And when you get fragmentary information from abroad from time to time, when—being unable to follow the entire press—you read, for example, Britain’s richest newspaper, The Times, and find it quoting Bolshevik statements to prove that during the war the Bolsheviks were preaching civil war, you draw the conclusion that even the cleverest representatives of the bourgeoisie have completely lost their heads, This British newspaper directs attention to the book Against the Stream, recommends it to British readers and gives quotations to show that the Bolsheviks are the very worst of people, who speak of the criminal character of the imperialist war and preach civil war; it convinces you that the entire bourgeoisie, while they hate us, are helping us—and we bow to them and thank them. (Applause.)
We have no daily press either in Europe or in America; information about our work is very meagre, and our comrades are suffering the most severe persecution. But when you see that the very wealthy Allied imperialist press, from which hundreds of thousands of other newspapers draw their information, has lost its sense of proportion to such a degree that in its desire to injure the Bolsheviks it prints numerous quotations from the writings of Bolsheviks, digging them up from war-time publications in order to prove that we spoke of the criminal character of the war and worked to transform it into a civil war, it shows that these very clever gentlemen will become as stupid as our Kerensky and his comrades were. We can therefore vouch for it that these people, the leaders of British imperialism, will make aclean and enduring job of helping the communist revolution. (Applause.)
Comrades, before the war it seemed that the main division in the working-class movement was the division into socialists and anarchists. Not only did it seem so; it was so. In the protracted period that preceded the imperialist war and the revolution, no objective revolutionary situation existed in the overwhelming majority of European countries. What had to be done at that time was to use this slow process for revolutionary preparation. The socialists began it, but the anarchists did not see the need for it. The war created a revolutionary situation, and the old division proved to be outdated. On the one hand, the top leaders of anarchism and socialism became chauvinists; they showed what it meant to defend their own bourgeois robbers against other bourgeois robbers, both of whom were responsible for the loss of millions of lives in the war. On the other hand, new trends arose among the rank and file of the old parties—against the war, against imperialism and for social revolution. A most profound crisis thus developed owing to the war; both the anarchists and the socialists split, because the parliamentary leaders of the socialists were in the chauvinist wing while an ever-growing minority of the rank and file left them and began to take the side of the revolution.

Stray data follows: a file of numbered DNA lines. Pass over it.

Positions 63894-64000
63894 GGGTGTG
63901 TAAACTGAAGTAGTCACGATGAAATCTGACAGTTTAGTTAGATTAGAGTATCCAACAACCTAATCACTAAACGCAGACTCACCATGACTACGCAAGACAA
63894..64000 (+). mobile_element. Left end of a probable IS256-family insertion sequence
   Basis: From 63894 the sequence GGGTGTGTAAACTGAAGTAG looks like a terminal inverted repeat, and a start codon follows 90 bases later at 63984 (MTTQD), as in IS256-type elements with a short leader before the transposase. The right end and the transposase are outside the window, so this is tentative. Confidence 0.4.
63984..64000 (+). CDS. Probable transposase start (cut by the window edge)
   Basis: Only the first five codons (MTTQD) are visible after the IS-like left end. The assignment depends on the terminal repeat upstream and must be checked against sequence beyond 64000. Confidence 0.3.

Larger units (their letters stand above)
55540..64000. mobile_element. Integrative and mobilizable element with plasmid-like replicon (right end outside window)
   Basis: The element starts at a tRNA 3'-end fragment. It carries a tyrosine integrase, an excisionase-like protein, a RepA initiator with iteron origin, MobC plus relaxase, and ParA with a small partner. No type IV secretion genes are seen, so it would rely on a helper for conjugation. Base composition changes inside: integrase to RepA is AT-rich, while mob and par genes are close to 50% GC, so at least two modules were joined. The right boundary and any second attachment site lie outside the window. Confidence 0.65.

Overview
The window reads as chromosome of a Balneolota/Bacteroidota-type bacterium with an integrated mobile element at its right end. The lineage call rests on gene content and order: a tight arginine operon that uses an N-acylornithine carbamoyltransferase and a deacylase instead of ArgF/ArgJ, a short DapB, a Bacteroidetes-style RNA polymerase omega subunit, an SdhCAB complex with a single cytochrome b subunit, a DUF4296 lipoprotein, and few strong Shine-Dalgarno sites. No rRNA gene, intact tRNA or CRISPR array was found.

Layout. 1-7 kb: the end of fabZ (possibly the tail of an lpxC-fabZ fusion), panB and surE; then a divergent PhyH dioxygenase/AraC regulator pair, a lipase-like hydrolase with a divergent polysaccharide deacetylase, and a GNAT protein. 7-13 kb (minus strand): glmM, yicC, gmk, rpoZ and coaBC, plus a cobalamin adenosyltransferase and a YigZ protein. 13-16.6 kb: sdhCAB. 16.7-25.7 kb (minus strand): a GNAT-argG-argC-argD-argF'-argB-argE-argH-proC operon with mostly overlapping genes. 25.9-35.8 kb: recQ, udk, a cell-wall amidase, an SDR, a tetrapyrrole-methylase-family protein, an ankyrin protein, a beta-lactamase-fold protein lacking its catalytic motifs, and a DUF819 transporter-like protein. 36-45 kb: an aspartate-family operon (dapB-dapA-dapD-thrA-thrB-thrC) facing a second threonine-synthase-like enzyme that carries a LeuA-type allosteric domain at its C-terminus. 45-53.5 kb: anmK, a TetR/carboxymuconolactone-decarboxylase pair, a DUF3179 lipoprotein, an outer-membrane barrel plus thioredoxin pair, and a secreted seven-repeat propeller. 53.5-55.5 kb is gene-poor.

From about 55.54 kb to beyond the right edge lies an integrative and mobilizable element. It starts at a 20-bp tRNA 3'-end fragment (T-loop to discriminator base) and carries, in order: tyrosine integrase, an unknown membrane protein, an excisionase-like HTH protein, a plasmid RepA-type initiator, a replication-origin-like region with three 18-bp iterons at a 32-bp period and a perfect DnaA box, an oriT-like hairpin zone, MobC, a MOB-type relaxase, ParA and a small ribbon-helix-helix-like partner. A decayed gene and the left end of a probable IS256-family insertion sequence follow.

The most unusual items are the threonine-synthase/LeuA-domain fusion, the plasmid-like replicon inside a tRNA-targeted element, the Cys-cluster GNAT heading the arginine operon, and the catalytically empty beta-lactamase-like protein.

Thus the working-class movement in all countries followed a new line, not the line of the anarchists and the socialists, but one that could lead to the dictatorship of the proletariat. This split had become apparent throughout the world and had started before the Third International was founded.
If our Party has been successful it is because it came into being when the situation was revolutionary and when the labour movement was already in existence in all countries; and we therefore see now that a split has taken place in socialism and anarchism All over the world, this is leading to communist workers participating in the formation of new organisations and to their uniting in the Third International. That is the most correct attitude.
Disagreements are again arising, for example, over the question of using parliaments, but since the experience of the Russian revolution and the Civil War, since the figure of Liebknecht and his role and importance among parliamentarians, have become known to the world, it is absurd to reject the revolutionary use of parliaments. It has become clear to people of the old way of thinking that the question of the state cannot be presented in the old way, that the old, bookish approach to this question has been succeeded by a new one based on practice and born of the revolutionary movement.
A united and centralised force of the proletariat must be counterposed to the united and centralised force of the bourgeoisie. The question of the state has thus now been shifted to a new plane, and the old disagreement has begun to lose its meaning. The old division of the working-class movement has yielded to new ones, the attitude towards Soviet government and to the dictatorship of the proletariat having assumed prime importance.